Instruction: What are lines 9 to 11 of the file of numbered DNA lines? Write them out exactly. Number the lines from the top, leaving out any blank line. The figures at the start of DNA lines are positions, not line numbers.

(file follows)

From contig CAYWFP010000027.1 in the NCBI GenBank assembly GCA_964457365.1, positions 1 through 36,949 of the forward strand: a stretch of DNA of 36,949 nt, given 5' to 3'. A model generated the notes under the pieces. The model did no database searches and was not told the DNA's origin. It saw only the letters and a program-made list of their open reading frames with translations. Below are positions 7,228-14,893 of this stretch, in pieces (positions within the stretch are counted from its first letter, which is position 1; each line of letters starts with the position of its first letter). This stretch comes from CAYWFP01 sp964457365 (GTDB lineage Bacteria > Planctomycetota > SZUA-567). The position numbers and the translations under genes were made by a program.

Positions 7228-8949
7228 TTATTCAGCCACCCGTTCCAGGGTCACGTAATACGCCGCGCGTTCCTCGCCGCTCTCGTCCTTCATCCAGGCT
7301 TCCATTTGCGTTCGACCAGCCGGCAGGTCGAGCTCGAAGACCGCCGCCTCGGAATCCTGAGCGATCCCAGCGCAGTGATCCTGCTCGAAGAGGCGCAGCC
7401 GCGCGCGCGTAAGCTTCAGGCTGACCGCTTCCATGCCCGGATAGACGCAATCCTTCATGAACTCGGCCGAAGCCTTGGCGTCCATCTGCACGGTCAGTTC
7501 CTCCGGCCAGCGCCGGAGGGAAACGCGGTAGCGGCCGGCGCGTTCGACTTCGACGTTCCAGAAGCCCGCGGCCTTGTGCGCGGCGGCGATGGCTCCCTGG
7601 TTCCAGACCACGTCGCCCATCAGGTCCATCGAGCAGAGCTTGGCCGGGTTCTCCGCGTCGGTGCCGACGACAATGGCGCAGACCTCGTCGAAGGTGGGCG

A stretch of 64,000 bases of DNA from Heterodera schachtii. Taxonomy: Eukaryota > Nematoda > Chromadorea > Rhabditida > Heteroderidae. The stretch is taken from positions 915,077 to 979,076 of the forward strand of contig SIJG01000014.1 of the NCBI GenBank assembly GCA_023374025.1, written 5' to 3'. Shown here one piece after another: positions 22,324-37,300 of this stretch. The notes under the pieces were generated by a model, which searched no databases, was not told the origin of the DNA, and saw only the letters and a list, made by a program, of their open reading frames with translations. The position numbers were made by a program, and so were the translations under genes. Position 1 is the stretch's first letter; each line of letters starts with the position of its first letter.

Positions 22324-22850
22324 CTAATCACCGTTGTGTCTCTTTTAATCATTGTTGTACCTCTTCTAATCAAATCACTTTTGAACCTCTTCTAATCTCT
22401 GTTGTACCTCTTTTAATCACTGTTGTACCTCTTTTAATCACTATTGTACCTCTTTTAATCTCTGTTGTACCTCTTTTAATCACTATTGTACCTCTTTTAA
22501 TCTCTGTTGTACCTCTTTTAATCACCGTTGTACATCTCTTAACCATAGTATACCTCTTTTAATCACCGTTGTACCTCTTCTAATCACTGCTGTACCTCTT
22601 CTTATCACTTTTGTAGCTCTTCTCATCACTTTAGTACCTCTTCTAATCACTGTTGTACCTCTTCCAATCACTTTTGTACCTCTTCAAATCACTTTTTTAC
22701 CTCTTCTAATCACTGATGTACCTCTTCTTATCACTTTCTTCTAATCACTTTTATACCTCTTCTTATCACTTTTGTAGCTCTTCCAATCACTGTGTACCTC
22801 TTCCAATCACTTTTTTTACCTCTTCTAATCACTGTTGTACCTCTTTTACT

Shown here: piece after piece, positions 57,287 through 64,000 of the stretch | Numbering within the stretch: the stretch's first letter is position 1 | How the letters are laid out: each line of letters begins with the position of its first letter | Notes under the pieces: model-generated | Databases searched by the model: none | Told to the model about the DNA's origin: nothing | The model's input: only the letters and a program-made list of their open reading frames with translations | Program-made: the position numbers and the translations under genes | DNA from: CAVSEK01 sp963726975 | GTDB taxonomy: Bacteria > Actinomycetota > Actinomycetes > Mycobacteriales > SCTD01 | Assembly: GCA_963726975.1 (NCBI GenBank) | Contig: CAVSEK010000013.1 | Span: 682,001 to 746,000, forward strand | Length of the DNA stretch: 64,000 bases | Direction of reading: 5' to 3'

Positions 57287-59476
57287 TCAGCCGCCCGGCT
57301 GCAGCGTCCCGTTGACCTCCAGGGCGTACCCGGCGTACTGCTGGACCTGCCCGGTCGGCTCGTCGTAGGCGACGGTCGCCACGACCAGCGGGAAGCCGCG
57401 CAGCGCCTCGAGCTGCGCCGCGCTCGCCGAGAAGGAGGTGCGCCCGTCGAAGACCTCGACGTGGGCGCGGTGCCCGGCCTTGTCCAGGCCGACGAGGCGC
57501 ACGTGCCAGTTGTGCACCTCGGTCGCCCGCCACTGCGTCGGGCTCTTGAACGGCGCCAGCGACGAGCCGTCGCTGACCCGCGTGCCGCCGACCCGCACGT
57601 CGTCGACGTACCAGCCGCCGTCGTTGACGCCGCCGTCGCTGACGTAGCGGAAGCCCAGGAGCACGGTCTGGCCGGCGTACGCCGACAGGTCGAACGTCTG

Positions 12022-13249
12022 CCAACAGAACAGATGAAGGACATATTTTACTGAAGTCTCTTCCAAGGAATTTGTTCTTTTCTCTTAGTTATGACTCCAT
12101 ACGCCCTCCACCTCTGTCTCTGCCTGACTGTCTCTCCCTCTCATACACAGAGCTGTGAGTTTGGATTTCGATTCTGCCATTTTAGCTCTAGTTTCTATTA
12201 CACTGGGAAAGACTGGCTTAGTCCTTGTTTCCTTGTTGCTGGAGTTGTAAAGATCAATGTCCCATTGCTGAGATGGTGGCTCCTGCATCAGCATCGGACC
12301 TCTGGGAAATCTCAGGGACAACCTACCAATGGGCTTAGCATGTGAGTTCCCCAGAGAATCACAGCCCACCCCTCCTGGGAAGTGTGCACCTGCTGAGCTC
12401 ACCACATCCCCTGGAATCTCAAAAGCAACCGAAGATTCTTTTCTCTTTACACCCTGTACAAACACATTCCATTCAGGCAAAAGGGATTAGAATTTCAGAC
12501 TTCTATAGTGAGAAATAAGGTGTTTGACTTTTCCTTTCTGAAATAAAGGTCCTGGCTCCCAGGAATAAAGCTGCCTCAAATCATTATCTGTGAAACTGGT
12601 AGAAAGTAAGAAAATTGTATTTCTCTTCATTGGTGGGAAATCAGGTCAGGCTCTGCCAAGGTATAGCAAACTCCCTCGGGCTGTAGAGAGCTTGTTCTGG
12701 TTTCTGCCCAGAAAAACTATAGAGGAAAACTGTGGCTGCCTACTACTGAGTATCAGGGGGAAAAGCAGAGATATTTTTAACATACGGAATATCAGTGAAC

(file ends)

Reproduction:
Positions 22324-22850
22324 CTAATCACCGTTGTGTCTCTTTTAATCATTGTTGTACCTCTTCTAATCAAATCACTTTTGAACCTCTTCTAATCTCT
22401 GTTGTACCTCTTTTAATCACTGTTGTACCTCTTTTAATCACTATTGTACCTCTTTTAATCTCTGTTGTACCTCTTTTAATCACTATTGTACCTCTTTTAA